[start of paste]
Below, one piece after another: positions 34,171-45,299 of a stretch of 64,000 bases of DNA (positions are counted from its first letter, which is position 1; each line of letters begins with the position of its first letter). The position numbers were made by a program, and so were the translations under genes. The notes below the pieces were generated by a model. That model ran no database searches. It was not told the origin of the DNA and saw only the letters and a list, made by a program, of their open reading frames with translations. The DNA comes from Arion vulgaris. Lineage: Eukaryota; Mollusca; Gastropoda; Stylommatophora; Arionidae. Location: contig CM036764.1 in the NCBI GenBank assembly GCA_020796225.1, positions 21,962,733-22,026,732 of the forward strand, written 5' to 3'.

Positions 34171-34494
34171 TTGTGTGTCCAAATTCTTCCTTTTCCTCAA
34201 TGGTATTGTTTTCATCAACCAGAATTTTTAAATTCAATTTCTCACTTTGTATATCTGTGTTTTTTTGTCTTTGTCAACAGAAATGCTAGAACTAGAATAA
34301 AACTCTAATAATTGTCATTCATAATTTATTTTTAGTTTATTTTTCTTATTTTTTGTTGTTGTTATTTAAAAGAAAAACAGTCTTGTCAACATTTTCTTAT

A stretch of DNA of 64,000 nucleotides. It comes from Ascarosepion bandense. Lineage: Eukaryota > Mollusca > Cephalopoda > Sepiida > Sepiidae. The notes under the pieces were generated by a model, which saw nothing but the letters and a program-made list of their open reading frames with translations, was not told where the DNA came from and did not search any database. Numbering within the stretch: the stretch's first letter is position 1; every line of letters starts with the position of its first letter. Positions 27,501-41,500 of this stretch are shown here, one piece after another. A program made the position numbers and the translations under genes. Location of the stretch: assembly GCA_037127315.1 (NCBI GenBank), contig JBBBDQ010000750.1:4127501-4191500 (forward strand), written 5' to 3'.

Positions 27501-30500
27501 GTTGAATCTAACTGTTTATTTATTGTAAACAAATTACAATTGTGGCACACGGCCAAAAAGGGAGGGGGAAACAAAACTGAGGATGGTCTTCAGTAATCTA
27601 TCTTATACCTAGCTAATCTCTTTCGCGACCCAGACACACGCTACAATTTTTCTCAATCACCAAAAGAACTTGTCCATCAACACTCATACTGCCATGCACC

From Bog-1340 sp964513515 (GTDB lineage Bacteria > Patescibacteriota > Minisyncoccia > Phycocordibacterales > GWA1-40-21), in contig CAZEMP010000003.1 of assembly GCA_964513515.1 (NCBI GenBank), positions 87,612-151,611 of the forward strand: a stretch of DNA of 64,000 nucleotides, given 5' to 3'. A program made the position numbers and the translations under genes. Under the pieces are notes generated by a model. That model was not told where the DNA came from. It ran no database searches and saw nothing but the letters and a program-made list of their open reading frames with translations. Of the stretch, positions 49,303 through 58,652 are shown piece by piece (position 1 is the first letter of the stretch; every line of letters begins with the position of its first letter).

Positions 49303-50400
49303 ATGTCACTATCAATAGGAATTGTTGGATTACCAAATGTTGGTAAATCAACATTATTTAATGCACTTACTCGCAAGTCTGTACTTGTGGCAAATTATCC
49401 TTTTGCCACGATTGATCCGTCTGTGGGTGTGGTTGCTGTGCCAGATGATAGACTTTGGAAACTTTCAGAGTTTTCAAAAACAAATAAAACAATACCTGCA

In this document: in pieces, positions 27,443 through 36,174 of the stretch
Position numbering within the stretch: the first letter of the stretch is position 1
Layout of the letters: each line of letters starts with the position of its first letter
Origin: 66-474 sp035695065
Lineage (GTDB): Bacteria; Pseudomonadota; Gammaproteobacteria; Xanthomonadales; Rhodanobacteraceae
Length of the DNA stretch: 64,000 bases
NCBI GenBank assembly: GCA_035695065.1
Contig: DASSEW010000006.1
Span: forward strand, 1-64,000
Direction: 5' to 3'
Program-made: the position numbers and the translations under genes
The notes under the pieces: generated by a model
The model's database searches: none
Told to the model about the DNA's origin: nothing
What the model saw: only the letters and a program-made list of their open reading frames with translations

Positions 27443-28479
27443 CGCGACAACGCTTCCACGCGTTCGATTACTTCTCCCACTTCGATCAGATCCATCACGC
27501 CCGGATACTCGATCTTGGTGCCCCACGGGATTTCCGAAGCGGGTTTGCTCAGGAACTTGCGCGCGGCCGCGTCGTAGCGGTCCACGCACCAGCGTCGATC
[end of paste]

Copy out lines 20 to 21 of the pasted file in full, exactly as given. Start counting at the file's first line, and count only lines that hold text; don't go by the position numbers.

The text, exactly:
NCBI GenBank assembly: GCA_035695065.1
Contig: DASSEW010000006.1